The Flight, By M R Hall


Are you getting weary of forensic pathologists? Writers and TV producers have become pathologist-happy: the profession, on page and screen, has blossomed, and we encounter legions of clue-sifting medical examiners, mostly female.

Ed McBain semi-inaugurated the forensics genre, but Patricia Cornwell and Kathy Reichs parleyed his innovations into stratospheric sales. But the field has not become an exclusively female sorority – or an American domain. A highly talented male writer has offered a challenge, albeit one who plays safe by using a woman protagonist.

The Coroner (2009) by M R Hall was an instant hit. His heroine Jenny Cooper, a divorcée who has had a nervous breakdown, struggled with a new job as coroner for the Severn Vale. In the new book, her fourth outing, the eponymous flight is that of a plane that has crashed into the Severn estuary, wiping out its passengers: a particularly prestigious assembly. Another inadvertent casualty appears to be a solitary sailor whose boat was sunk. But when his body washes up, alongside it is that of 10-year-old Amy Patterson, listed as a passenger on the plane.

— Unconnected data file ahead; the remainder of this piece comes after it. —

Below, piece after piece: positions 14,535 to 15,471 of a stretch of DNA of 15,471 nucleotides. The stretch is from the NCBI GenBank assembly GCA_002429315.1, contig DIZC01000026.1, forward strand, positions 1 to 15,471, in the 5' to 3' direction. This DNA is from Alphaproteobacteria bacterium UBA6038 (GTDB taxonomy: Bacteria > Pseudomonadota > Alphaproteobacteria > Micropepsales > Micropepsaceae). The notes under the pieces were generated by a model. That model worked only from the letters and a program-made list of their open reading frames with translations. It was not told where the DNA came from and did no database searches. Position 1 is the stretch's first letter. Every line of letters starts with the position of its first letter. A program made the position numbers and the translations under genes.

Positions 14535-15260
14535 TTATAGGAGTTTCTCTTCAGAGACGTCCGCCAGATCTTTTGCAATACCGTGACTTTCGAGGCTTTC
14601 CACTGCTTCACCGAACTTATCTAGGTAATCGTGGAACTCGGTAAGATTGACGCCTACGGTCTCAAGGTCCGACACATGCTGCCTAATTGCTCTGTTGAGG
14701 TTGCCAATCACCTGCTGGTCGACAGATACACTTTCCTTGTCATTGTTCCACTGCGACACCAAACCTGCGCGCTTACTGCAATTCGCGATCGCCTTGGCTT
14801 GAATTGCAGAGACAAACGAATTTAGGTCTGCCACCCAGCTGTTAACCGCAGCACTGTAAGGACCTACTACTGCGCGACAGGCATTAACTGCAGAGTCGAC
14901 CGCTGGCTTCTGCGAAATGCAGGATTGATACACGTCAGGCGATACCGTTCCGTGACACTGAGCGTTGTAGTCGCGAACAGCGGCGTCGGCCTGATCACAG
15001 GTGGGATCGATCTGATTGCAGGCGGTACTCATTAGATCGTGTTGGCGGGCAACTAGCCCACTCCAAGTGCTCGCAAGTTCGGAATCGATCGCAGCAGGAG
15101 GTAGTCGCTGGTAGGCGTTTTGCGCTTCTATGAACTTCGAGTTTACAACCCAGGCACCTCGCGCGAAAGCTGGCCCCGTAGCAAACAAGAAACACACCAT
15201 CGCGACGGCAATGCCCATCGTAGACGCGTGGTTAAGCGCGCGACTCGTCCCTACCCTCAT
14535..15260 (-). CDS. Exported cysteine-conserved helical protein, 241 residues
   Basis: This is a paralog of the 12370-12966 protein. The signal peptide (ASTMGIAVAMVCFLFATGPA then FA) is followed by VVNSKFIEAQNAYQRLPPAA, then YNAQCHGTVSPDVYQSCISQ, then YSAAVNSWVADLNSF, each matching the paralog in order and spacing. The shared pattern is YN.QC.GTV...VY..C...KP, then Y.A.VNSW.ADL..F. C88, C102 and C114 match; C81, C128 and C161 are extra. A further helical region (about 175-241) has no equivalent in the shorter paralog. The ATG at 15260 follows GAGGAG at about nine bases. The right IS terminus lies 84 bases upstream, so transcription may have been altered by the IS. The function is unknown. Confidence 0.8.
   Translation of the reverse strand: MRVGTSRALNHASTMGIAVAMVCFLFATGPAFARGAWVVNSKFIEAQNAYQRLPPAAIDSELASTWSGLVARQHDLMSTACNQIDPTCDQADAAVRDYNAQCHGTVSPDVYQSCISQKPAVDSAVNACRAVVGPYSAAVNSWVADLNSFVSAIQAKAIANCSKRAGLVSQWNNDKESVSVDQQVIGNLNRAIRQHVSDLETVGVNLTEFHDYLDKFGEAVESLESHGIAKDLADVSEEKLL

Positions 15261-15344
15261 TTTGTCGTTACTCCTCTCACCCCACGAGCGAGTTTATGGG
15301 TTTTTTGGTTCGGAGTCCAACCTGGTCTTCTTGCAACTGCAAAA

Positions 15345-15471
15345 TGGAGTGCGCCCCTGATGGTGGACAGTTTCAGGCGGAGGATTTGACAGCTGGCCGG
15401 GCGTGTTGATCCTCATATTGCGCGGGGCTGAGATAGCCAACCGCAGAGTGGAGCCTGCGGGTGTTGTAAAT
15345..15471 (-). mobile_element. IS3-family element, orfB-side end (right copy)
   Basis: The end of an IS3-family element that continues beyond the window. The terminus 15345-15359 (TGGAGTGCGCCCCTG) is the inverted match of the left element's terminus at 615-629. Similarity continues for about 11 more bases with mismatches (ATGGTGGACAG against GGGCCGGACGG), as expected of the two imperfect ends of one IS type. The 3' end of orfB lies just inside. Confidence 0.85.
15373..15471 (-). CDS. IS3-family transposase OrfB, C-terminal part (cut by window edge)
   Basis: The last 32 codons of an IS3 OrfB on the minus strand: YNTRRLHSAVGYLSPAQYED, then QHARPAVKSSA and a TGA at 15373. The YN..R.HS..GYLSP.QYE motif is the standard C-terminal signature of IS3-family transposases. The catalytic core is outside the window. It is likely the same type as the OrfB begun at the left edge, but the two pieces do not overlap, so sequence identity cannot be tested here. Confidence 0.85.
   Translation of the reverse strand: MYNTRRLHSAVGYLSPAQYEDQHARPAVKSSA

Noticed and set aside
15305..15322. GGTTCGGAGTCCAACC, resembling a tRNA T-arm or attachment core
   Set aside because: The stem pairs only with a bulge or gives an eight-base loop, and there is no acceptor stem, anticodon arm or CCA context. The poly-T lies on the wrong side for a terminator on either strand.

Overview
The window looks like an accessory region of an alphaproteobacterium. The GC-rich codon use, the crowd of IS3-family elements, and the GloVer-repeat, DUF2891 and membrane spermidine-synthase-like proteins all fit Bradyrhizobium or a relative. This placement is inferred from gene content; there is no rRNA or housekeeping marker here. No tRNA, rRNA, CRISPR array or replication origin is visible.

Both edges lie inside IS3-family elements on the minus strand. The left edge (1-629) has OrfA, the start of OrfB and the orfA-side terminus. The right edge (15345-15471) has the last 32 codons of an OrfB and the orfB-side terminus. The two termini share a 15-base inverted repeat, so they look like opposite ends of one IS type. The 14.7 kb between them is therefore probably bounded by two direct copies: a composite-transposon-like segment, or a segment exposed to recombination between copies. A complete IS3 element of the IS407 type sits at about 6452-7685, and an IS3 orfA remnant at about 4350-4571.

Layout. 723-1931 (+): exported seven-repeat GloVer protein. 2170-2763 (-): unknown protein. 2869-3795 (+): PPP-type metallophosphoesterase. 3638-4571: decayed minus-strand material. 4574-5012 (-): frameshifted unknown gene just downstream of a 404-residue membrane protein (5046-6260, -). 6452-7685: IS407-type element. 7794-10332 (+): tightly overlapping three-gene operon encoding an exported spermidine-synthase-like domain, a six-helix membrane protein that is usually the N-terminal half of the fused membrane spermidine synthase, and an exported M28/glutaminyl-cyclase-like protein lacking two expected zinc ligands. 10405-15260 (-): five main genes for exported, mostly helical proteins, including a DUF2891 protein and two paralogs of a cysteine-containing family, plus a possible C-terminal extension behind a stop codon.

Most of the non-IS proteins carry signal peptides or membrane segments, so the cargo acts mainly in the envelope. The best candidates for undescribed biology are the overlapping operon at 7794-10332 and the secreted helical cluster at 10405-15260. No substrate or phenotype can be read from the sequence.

Jenny Cooper finds that the girl appears to bear no injuries from the crash: she died separately, several hours later. The crash investigation is carried out under conditions of the greatest secrecy. Jenny's attempts to find out who is behind what appears to be a cover-up are further complicated by the dead girl's mother, insistent that Jenny finds out the truth.

It would appear that Hall has decided to broaden his canvas with this latest outing for his protagonist, still dependent on prescription drugs. She is coming to terms with the breakdown that we read about in The Coroner, but still fragile.

Here, she is up against her most dangerously influential opponents. But the risky strategy of maximising the odds against her pays off, and we are never given the dispiriting impression that the rules of blockbuster thrillers have been trotted out as a result of some editor's commercial suggestion. The book remains personal, despite its larger concerns. It looks like Jenny Cooper – and her creator – are here for the long haul: good news for readers.